How could this be?

Social Security retirement benefits are based on your best 35 years of earnings, indexed for inflation. Working beyond Full Retirement Age would replace a low wage year from earlier in life with higher current earnings, for this client. So there were two factors working in favor of deferral, not just one.

Pin down the specific facts for your situation before making up your mind. Clients, if you would like help with this or to talk about anything else, please email us or call.


The opinions voiced in this material are for general information only and are not intended to provide specific advice or recommendations for any individual.

This is an individual example and is not representative of any specific investment. Your results may vary.

Made It! Age 62, Eligible for Social Security

© Can Stock Photo / AndreyPopov

Yes, at age 62 I could claim Social Security benefits. But I won’t.

After talking with you for decades about your Social Security benefits and the tactics you might use in claiming benefits, I’m looking at my own situation. There may be lessons in it for others, so we’ll talk about it here.

Suppose my benefit at age 62 would be $1,500. That’s $18,000 a year! Why wouldn’t I claim it?

1. If I wait until later, my benefit will be larger. That’s $2,128 monthly at full retirement age (66 and 4 months) or $2,856 at age 70.

2. If I claim now, since I want to keep on working, my benefits would be reduced by 50 cents for every dollar I earn over about $17,000.

3. My benefits would be partly taxable because I would have other income of over $23,000 for the year, basically. (It’s complicated—consult your own tax advisor.)

4. Flexibility: A decision to defer claiming Social Security can be changed at any time in the future, if circumstances change.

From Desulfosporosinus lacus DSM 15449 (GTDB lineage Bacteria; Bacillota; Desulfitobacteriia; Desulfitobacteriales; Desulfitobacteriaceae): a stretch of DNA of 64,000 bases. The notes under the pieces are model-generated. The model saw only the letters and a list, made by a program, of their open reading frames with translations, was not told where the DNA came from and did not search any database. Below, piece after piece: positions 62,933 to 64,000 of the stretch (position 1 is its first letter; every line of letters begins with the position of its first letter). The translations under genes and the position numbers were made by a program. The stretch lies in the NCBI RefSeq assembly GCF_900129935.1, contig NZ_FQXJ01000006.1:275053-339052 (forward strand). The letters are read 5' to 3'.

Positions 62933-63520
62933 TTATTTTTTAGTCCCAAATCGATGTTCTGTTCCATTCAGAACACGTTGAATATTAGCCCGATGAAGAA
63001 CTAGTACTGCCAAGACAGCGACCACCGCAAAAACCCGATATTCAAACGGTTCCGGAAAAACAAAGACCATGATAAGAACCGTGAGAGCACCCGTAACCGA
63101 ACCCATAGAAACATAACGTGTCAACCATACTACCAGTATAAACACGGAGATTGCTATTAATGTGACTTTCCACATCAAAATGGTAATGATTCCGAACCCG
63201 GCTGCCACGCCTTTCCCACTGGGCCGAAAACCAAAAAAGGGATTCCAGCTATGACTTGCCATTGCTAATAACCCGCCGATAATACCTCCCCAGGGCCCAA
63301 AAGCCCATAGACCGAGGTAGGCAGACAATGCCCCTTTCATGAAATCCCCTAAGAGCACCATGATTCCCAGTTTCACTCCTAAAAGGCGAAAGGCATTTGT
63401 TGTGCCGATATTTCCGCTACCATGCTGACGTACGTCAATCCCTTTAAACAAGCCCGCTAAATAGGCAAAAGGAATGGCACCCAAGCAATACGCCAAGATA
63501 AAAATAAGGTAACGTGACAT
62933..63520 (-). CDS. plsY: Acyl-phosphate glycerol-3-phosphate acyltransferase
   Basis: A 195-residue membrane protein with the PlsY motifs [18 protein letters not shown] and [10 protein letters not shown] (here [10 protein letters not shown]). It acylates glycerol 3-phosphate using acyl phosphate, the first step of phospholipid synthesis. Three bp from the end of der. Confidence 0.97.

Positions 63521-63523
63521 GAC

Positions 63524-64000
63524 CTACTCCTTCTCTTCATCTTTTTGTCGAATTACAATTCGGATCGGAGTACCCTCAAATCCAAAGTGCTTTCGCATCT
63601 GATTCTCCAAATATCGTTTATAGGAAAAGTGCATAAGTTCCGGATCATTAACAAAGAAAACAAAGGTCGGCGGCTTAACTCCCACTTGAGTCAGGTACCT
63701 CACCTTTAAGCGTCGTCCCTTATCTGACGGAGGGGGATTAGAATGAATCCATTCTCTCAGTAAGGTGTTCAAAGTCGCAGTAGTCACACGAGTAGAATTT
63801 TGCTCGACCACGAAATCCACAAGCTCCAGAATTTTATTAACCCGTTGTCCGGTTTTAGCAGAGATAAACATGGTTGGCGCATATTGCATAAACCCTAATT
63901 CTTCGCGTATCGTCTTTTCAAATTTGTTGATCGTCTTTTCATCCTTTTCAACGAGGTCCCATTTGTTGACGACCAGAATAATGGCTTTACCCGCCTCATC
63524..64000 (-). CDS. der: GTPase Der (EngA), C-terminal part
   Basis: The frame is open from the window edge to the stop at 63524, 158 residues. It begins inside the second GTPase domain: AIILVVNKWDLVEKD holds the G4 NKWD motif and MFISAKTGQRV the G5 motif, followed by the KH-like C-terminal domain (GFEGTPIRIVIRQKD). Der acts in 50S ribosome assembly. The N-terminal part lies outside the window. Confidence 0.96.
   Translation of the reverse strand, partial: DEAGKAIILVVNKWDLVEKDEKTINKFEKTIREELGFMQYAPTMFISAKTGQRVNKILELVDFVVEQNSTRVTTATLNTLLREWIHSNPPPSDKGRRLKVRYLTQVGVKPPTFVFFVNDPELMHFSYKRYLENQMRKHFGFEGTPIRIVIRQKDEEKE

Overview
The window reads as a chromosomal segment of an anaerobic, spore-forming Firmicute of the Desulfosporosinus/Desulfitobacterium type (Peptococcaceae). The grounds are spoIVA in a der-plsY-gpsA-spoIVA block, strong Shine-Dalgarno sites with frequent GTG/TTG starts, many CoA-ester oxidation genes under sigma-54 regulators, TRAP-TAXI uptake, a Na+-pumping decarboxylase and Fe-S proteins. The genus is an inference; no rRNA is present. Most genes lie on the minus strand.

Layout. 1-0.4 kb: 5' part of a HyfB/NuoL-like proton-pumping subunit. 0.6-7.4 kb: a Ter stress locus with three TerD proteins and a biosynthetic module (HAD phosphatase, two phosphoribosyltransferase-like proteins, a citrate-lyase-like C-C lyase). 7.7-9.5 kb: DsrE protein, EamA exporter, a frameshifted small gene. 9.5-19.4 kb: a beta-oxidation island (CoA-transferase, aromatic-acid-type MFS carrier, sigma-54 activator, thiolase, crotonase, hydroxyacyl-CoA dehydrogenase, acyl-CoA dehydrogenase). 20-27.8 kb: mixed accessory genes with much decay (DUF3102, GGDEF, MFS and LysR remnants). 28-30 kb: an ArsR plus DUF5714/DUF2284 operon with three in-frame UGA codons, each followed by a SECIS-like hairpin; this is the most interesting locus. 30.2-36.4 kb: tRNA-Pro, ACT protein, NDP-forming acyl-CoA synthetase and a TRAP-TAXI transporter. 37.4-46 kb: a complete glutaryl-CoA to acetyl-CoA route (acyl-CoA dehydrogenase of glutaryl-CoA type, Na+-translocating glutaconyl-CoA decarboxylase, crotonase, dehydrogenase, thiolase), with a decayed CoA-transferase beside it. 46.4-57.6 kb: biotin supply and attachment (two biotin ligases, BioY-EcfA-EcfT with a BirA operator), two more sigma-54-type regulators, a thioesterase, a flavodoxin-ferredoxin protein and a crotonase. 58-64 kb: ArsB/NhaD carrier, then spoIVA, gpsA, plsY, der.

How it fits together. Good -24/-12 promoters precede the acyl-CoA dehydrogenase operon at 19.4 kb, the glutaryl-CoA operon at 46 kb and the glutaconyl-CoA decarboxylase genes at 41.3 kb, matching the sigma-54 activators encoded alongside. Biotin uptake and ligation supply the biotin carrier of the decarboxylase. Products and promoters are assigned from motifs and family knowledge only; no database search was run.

Since I want to work to age 92, my guess is that I won’t claim until age 70. But that’s just me. Under what circumstances would it make sense to claim at age 62?

A. If your spouse qualifies for benefits twice as large as yours, check into claiming on your record at age 62 and changing to a claim on your spouse’s record at full retirement age. This gives you some benefit from your earnings record, which might otherwise go unused.

B. If you have an impaired life expectancy, an earlier claim might make more sense. A person who plans to claim at age 70 but dies at 68 ends up collecting nothing.

Clients, this is intended to illustrate some of the basic considerations about Social Security strategy. You can learn more at www.SocialSecurity.gov, where you may sign up for a personal account and obtain personal benefit estimates at any time.

Please email us or call if you would like to discuss this at greater length.


Content in this material is for general information only and not intended to provide specific advice or recommendations for any individual.

This is a hypothetical example and is not representative of any specific investment. Your results may vary.